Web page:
Best-selling author of 'Money Power Love', 'The Little Voice' and 'Occupied'.

JOSS SHELDON

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I was told there was no accommodation. Then, just a few minutes later, I found a 'hotel'. It was surrounded by cloth-walls. Inside were a row of tiny tents. Single occupancy rooms!

Whilst that ‘hotel’ wasn't quite en-suite luxury, it was certainly opulent for a campsite. There were sitar concerts every evening, and meditative performances on the Javan each morning. There were toilets too:

6. SHANDUR POLO FESTIVAL, PAKISTAN

Mmm, where to begin? At the beginning perhaps? No, that won't do. It was far too long ago, and far too much has happened in between. (Even if the religionists, who swarm around Pakistan like bees, keep on telling me the world is only ‘Five God Days’ old). So let’s cut a long story short by saying that I replaced my visas, made it to Lahore, and then headed for the Shandur Polo Festival…

I spent the first night of that journey trying to sleep on a stool at the front of a bus. But I was woken every time anyone moved. That's a lot of times. For South Asians seem to be able to sleep through anything, and so don’t show any respect for other people’s periods of shut-eye. It's not unusual for a sleeping Pakistani commuter to lurch forward, sway from side-to-side, rock back-and-forth, and circle round-and-round; their sleep undisturbed, zeds rising in a constant stream. A passenger may awake in a confused stupor when they hit their head on a seat or metal pole. But they’ll be back asleep, swaying around, in a matter of minutes. Only unaccustomed tourists actually wake up when someone kicks their legs, elbows their ribs, or uses their shoulder as a head rest.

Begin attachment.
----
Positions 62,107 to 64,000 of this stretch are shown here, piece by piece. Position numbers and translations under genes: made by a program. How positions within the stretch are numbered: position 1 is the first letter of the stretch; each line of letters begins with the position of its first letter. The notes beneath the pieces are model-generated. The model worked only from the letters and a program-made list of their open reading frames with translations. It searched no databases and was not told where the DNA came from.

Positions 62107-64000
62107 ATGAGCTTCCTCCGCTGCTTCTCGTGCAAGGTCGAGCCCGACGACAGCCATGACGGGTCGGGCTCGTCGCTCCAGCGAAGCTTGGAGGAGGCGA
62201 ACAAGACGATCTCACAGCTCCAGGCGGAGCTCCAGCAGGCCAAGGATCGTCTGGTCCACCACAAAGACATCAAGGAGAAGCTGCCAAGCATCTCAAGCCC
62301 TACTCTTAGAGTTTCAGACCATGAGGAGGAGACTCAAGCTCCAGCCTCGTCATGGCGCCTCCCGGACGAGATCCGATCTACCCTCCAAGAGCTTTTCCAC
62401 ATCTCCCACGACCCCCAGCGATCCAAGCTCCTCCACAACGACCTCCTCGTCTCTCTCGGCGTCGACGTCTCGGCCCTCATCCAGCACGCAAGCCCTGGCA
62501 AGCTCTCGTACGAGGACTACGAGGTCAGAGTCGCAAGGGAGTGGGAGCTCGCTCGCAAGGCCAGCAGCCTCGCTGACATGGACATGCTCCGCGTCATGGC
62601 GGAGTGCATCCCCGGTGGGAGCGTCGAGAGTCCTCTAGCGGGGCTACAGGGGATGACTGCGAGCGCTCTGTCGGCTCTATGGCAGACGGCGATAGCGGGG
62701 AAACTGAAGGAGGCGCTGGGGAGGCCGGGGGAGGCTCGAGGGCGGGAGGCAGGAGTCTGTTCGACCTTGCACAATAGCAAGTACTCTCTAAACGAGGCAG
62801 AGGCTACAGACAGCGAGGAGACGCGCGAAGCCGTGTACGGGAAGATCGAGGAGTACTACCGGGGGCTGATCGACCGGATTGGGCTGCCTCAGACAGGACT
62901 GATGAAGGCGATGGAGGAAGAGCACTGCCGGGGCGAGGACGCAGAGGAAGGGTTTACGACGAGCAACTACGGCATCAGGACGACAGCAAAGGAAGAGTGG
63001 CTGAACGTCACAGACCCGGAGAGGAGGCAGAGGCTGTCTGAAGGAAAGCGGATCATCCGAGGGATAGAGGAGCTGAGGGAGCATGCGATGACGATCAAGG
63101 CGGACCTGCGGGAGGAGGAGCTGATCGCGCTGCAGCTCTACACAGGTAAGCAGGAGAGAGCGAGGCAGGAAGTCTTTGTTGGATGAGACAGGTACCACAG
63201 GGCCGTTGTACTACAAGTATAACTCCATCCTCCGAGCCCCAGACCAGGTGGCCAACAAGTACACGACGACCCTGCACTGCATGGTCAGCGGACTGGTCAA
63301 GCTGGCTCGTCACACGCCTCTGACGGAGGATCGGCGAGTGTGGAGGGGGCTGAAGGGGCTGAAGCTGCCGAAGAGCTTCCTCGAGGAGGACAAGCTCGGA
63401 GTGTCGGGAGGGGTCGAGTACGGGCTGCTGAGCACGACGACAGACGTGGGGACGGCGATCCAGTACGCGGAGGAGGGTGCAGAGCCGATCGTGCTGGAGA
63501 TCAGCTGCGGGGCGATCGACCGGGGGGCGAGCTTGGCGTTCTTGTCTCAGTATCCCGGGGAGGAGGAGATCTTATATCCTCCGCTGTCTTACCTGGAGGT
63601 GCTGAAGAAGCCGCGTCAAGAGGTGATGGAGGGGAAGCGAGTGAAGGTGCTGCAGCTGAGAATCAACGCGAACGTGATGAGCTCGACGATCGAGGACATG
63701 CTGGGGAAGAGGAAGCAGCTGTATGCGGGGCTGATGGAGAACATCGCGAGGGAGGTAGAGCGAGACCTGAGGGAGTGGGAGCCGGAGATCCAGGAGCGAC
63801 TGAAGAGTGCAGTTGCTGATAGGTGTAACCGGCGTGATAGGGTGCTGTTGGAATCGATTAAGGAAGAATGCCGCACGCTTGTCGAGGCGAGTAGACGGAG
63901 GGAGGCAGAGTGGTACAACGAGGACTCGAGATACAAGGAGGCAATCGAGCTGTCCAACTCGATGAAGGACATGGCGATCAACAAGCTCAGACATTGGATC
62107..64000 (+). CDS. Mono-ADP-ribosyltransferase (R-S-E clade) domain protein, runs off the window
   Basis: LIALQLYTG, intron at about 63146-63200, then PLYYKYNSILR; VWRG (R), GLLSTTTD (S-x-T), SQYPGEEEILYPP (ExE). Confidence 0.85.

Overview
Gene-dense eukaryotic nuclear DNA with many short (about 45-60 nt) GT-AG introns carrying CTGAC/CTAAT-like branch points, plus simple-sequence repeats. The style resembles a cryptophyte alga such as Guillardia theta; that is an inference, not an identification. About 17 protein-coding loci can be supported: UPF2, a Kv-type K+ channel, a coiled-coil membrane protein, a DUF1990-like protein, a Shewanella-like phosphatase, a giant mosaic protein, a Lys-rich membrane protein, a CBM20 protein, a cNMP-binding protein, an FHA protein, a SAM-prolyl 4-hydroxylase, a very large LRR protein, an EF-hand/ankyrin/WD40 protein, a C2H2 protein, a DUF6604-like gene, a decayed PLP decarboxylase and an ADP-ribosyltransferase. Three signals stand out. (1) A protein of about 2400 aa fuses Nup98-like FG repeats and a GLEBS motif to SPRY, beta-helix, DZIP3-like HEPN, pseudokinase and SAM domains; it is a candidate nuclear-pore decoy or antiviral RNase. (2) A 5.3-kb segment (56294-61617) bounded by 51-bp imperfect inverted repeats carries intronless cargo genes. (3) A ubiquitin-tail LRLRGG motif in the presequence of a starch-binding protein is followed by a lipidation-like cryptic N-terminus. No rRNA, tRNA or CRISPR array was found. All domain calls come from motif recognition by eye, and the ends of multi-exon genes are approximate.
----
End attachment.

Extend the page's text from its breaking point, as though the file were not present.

The latter part of that journey involved a series of packed minibus, which squeezed along sun-baked mud-tracks. By the time we arrived in Chitral, we’d been stopped nine times by underemployed and overzealous soldiers. They logged my details on no less than six separate occasions.

After three days of illness I continued on, hitching a lift from a government jeep. There’s nothing spectacular in that of course; as with the nationals of most Muslim countries, Pakistanis are naturally kind, incredibly friendly, and innately helpful. What was unusual, was the fact that two of the passengers were female. The only other females I saw on that journey were burqa-clad. They relied on their menfolk to fetch water, and flinched at the merest glance. The polo festival also proved to be a male-only affair, apart from on the final day.

As mountains grew taller, greenery rarer, and dust, err, dustier; I arrived (stood between a ridiculously large number of people, in the back of a ridiculously small van) at the Shandur Polo Festival. Well almost. The tire burst just before we arrived, and the spare was also flat, so we had to walk the last few hundred metres.

NEXT CHAPTER

 

SOUTH ASIA BLOGS

 

Back in 2007, aged 25, I was in a sort of cul-de-sac. I'd graduated from university with a top degree, but I didn't want to commit to the wrong career. So I went to India to 'find myself' instead.

 

As I travelled I uploaded a series of random blogs to my new MySpace page (remember that?) From the mystical Kumbh Mela festival to Delhi's Toilet Museum, these include a mixture of humour and insight, fact and emotion. I'd like to think there's something for everyone here. I hope you find something you enjoy...

COMMENT ON FACEBOOK Blog - Africa Blog - India PREVIOUS NEXT SOUTH ASIA BLOGS

Pakistani polo is anarchic, violent and incredibly entertaining. I had barely sat down when a local informed me there were no rules, no umpires, and that the game was an act of war. He wasn't wrong.

The festival is held on the highest polo ground in the world, at an altitude of 3700m. In the daytime it’s too hot, and at night it's too cold. That makes a pleasant change from the rest of Pakistan, where it's just too hot. Always.

Teams from the rival towns of Chitral and Gilgit compete over three days of play. In the first game Gilgit took an early two goal lead. But two Chitral players clashed with their opposite numbers, breaking their sticks in the process. Gilgit were down to four men, and Chitral cashed in on their numerical advantage. They were on their way to an unlikely victory…